Dehydration. If the body is dehydrated, blood volume will decrease, possibly resulting in lower blood pressure. Fever, vomiting, severe diarrhea, excessive use of diuretics, and strenuous exercise can all lead to dehydration.

blood loss. Excessive blood loss (for example, due to injury or internal bleeding) can reduce blood volume in the body, causing a significant drop in blood pressure.

Severe infection (sepsis). When an infection in the body enters the bloodstream, it can cause a life-threatening drop in blood pressure (septic shock).

Severe allergic reaction. Symptoms of a severe allergic reaction include a sharp drop in blood pressure.

Nutrient deficiencies in the diet. Insufficient vitamin B-12, folate, and iron may cause the body to fail to produce enough red blood cells (anemia), causing low blood pressure.

Medications that can cause low blood pressure

Some drugs can cause low blood pressure, including:

Water pills (diuretics) such as furosemide (Lasix) and hydrochlorothiazide (Microzide)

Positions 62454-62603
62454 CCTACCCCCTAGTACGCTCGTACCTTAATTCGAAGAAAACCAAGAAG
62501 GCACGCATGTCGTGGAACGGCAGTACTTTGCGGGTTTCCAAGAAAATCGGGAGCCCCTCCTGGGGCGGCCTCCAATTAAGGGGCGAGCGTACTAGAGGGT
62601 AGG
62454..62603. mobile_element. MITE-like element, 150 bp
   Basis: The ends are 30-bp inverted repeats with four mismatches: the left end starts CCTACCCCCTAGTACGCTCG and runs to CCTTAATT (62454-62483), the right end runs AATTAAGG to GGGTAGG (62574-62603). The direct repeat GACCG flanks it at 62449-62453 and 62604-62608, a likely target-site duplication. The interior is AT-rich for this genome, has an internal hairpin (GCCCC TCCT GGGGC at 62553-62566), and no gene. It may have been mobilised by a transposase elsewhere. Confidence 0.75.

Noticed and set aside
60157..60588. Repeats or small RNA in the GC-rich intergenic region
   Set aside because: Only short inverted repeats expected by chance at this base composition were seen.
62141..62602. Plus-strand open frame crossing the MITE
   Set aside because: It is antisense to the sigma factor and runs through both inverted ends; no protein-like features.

Alpha blockers, such as prazosin (Minipress)

Beta blockers, such as atenolol (Tenormin) and propranolol (Inderal, Innopran XL, Hemangeol)

Parkinson's disease medications, such as pramipexole (Mirapex) or medications containing levodopa

Certain types of antidepressants (tricyclic antidepressants), including doxepin (Silenor) and imipramine (Tofranil)

Erectile dysfunction medications, including sildenafil (Revatio, Viagra) or tadalafil (Adcirca, Alyq, Cialis), especially when taken with the heart disease medication nitroglycerin (Nitrostat, Nitro-Dur, Nitromist)

Risk Factors

Anyone can develop hypotension. Risk factors for hypotension include:

age. A drop in blood pressure when standing or after eating occurs primarily in adults over 65 years of age. Neurally mediated hypotension primarily affects children and adolescents.

drug. Certain medications, including some antihypertensive drugs, can increase the risk of hypotension.

certain diseases. Parkinson's disease, diabetes, and certain heart conditions may increase the risk of low blood pressure.


Potential complications of hypotension include:




Fall injured

Severe hypotension can reduce the body's oxygen levels, which can lead to heart and brain damage.